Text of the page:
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The Works of the Rev. Jonathan Swift/Volume 12/From John Gay to Jonathan Swift - 14

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FROM MR. GAY[1].


From the Duke of Queensberry's, in Burlington Gardens, March 18, 1728-9.


DEAR SIR,


I HAVE writ to you several times; and having heard nothing from you, makes me fear my letters are miscarried. Mr. Pope's letter has taken off my concern in some degree; but I hope good weather will entirely reestablissh you in your health. I am but just recovered from the severest fit of sickness that ever any body had who escaped death. I was several times given up by the physicans, and every body that attended me; and upon my recovery, was judged to be in so ill a condition, that I should be miserable for the remainder of my life; but contrary to all expectation, I am perfectly recovered, and have no remainder of the distempers that attacked, me, which were, at the same time, fever, asthma, and pleurisy. I am now in the duke of Queensberry's house, and have been so ever since I left Hampstead; where I was carried at a time that it was thought I could not live a day. Since my coming to town, I have been very little abroad, the weather has been so severe.

I must acquaint you, (because I know it will please you) that during my sickness I had many of the kindest proofs of friendship, particularly from the duke and duchess of Queensberry; who, if I had been their nearest relation and nearest friend, could not have treated me with more constant attendance then; and they continue the same to me now.

You must undoubtedly have heard, that the duchess took up my defence with the king and queen, in the cause of my play, and that she has been forbid the court for interesting herself to increase my fortune, by the publication of it without being acted. The duke too has given up his employment (which he would have done, if the duchess had not met with this treatment) upon account of ill usage from the ministers; but this hastened him in what he had determined. The play is now almost printed, with the musick, words, and basses, engraved on thirty-one copper plates, which, by my friends assistance, has a probability to turn greatly to my advantage. The duchess of Marlborough has given me a hundred pounds for one copy; and others have contributed very handsomely; but, as my account is not yet settled, I cannot tell you particulars.

For writing in the cause of virtue, and against the fashionable vices, I am looked upon at present as the most obnoxious person almost in England. Mr. Pulteney tells me, I have got the start of him. Mr. Pope tells me, that I am dead, and that this obnoxiousness is the reward for my inoffensiveness in my former life. I wish I had a book ready to send you: but, I believe I shall not be able to complete the work till the latter end of the next week. Your money is still in lord Bathurst's hands; but, I believe, I shall receive it soon: I wish to receive your orders how to dispose of it. I am impatient to finish my work, for I want the country air; not that I am ill, but to recover my strength; and I cannot leave my work till it is finished. While I am writing this, I am in the room next to our dining room, with sheets all round it, and two people from the binder folding sheets. I print the book at my own expense, in quarto, which is to be sold for six shillings, with the musick. You see I do not want industry; and I hope you will allow, that I have not the worst economy. Mrs. Howard has declared herself strongly, both to the king and queen, as my advocate. The duchess of Oueensberry is allowed to have shown more spirit, more honour, and more goodness, than was thought possible in our times; I should have added too, more understanding and good sense. You see my fortune (as I hope my virtue will) increases by oppression. I go to no courts; I drink no wine; and am calumniated even by ministers of state, and yet am in good spirits. Most of the courtiers, though otherwise my friends, refused to contribute to my undertaking. But the city and the people of England take my part very warmly; and, I am told, the best of the citizens will give me proofs of it by their contributions.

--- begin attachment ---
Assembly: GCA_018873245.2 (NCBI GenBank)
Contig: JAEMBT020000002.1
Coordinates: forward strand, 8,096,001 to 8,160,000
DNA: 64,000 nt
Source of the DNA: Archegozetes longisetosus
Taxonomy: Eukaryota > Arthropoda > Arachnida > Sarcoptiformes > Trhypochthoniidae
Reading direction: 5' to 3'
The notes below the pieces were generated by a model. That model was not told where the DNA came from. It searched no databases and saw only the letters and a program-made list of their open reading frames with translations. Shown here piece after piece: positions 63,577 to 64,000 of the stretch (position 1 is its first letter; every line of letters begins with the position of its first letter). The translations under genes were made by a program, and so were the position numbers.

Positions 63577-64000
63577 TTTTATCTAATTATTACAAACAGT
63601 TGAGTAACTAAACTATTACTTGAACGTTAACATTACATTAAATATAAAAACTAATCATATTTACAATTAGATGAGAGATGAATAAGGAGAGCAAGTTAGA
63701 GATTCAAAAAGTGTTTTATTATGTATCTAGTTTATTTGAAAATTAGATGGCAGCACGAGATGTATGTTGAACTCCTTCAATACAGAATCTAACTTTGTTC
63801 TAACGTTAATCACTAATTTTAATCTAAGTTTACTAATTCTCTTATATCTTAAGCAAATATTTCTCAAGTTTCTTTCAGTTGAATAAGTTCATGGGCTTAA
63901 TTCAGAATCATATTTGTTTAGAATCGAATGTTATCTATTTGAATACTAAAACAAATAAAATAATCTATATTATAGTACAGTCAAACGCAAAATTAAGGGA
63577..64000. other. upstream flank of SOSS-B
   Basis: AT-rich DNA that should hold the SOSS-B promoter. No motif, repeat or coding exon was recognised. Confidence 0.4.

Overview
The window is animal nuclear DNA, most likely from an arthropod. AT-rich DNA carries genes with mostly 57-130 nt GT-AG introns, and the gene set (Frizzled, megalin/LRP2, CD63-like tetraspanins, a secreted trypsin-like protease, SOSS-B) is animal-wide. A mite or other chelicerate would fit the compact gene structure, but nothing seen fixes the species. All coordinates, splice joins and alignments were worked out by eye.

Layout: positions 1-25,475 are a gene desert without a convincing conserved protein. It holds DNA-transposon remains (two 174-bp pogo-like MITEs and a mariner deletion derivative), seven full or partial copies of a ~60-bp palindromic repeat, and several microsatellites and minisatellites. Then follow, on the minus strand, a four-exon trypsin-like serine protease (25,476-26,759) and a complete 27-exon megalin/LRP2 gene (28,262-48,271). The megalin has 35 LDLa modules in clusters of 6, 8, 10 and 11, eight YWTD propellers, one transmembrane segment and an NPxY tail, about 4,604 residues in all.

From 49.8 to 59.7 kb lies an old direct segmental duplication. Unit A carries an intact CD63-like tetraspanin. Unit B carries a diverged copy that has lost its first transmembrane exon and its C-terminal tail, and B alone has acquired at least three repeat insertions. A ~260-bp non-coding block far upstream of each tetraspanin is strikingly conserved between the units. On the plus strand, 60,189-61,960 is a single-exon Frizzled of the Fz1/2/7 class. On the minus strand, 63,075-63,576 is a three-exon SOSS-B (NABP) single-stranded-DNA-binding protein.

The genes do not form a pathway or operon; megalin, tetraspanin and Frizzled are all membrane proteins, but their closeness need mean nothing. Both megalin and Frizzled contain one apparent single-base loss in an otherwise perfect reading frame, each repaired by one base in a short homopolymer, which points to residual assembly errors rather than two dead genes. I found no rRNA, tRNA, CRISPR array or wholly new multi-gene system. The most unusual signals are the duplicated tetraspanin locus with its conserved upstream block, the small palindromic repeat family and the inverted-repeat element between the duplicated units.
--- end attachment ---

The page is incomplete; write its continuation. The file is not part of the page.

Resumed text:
I could talk to you a great deal more, but I am afraid I should write too much for you, and for myself. I have not writ so much together since my sickness. I cannot omit telling you, that Dr. Arbuthnot's attendance and care of me showed him the best of friends. Dr. Hollings, though entirely a stranger to me, was joined with him, and used me in the kindest and most handsome manner. Mr. and Mrs. Pulteney were greatly concerned for me, visited me, and showed me the strongest proofs of friendship. When I see you I will tell you of others, as of Mr. Pope, Mrs. Blount, Mr. and Mrs. Rollinson, lord and lady Bolingbroke, &c. I think they are all your friends and well wishers. I hope you will love them the better upon my account; but do not forget Mr. Lewis, nor lord Bathurst, sir William Wyndham, and lord Gower, and lord Oxford among the number.


  1. Endorsed, see the Duchess's Answer to the Royal Message.